Human rights campaigners are calling for Gambian President Yahya Jammeh to reject proposals by lawmakers to introduce a punishment of life in prison for “aggravated homosexuality”.
Amnesty International and Human Rights Watch said in a joint statement that a bill passed by parliament on August 25 could be used to target “repeat offenders” and people living with HIV.
“President Jammeh should not approve this profoundly damaging act that violates international human rights law,” said Stephen Cockburn, Amnesty’s deputy regional director for west and central Africa.
“Gambia’s national assembly and the president should not endorse state-sponsored homophobia.”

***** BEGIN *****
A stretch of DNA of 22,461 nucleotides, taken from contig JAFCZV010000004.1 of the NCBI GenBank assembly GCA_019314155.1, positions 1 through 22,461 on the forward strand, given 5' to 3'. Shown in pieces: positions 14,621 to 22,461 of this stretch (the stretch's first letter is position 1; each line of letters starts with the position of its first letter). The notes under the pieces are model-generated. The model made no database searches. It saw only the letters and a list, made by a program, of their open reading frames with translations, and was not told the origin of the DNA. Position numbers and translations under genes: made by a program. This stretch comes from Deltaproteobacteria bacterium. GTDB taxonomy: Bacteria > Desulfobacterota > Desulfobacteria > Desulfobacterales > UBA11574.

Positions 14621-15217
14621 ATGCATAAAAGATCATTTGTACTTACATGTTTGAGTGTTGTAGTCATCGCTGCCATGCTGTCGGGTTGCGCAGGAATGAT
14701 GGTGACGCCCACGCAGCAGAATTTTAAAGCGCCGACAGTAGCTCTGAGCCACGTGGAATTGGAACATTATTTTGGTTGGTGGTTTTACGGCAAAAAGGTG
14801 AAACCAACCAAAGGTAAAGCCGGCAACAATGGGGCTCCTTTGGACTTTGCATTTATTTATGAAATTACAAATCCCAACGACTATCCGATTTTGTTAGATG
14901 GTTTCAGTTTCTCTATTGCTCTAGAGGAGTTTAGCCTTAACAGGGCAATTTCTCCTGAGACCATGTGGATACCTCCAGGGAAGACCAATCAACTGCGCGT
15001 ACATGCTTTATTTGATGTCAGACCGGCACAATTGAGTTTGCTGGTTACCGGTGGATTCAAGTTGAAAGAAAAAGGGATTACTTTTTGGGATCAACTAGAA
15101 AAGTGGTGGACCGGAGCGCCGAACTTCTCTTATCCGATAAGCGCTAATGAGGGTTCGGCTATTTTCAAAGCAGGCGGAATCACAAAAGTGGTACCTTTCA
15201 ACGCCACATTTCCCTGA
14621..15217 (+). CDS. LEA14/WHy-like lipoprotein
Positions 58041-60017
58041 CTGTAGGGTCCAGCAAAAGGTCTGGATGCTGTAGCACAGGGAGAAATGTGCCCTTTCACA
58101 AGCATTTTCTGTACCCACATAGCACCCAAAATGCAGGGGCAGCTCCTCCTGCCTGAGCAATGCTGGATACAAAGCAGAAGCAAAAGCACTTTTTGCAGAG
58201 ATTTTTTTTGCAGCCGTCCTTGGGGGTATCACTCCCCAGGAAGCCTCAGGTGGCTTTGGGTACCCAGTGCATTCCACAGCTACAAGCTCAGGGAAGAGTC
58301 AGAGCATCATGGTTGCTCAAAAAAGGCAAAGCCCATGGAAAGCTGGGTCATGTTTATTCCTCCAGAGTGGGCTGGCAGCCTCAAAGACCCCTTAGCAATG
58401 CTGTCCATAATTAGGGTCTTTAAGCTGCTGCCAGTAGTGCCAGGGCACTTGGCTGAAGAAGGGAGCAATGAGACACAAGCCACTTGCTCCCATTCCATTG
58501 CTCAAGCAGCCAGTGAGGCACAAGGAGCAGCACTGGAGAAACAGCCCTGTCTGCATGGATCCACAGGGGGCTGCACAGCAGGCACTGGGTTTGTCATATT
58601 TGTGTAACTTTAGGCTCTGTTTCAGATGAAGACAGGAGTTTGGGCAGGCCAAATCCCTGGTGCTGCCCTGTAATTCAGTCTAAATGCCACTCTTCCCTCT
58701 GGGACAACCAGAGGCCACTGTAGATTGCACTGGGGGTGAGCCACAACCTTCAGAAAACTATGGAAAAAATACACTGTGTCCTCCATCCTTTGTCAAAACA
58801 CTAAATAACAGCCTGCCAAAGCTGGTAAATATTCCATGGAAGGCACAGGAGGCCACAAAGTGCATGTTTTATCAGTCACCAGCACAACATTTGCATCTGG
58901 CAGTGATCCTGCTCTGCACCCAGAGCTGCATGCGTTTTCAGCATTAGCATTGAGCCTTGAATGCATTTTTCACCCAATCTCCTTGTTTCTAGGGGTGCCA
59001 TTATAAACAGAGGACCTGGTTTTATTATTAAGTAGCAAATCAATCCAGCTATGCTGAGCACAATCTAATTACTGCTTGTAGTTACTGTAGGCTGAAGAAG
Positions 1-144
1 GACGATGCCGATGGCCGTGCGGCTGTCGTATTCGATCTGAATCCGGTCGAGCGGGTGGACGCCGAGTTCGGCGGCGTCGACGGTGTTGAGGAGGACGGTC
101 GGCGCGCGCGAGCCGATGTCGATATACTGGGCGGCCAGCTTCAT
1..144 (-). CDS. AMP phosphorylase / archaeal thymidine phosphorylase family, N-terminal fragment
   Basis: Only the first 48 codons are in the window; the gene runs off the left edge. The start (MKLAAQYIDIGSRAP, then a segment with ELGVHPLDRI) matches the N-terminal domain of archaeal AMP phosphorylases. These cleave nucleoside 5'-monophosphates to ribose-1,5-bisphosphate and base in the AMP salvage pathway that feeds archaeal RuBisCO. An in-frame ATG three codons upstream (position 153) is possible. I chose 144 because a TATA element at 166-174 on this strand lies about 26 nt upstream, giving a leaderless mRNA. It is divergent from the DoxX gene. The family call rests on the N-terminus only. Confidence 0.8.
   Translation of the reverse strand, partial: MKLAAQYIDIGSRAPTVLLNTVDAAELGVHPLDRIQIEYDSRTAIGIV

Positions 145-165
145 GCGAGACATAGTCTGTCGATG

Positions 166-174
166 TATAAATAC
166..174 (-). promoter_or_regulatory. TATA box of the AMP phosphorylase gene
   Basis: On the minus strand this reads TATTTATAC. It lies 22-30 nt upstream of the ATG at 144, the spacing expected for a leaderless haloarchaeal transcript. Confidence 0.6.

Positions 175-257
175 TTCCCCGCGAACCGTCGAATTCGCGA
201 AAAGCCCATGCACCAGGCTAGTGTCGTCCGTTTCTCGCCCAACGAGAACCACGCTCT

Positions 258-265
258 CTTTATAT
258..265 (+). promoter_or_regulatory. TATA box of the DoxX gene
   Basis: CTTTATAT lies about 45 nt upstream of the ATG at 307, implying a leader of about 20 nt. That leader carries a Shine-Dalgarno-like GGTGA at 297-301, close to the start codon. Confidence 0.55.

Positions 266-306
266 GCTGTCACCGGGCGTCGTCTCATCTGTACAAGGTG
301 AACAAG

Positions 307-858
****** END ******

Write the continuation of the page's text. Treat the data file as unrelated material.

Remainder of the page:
Mr Jammeh, a former military officer who seized power in a 1994 coup, brooks no dissent in a country often blasted by rights bodies for abuses and homophobia.
He has repeatedly denounced homosexuality and once vowed to behead gays, although he later retracted the threat.
Last year, Mr Jammeh told the United Nations General Assembly that “those who promote homosexuality want to put an end to human existence”.
“It is becoming an epidemic and we Muslims and Africans will fight to end this behaviour,” he said.
Under current law, same-sex relationships are already punishable by up to 14 years in jail in Gambia.
In 2012, 15 men were arrested in a popular bar and charged with “indecent practices in a public place,” a euphemism for homosexual acts.
The president has two weeks to sign the proposals into law or return them for further review.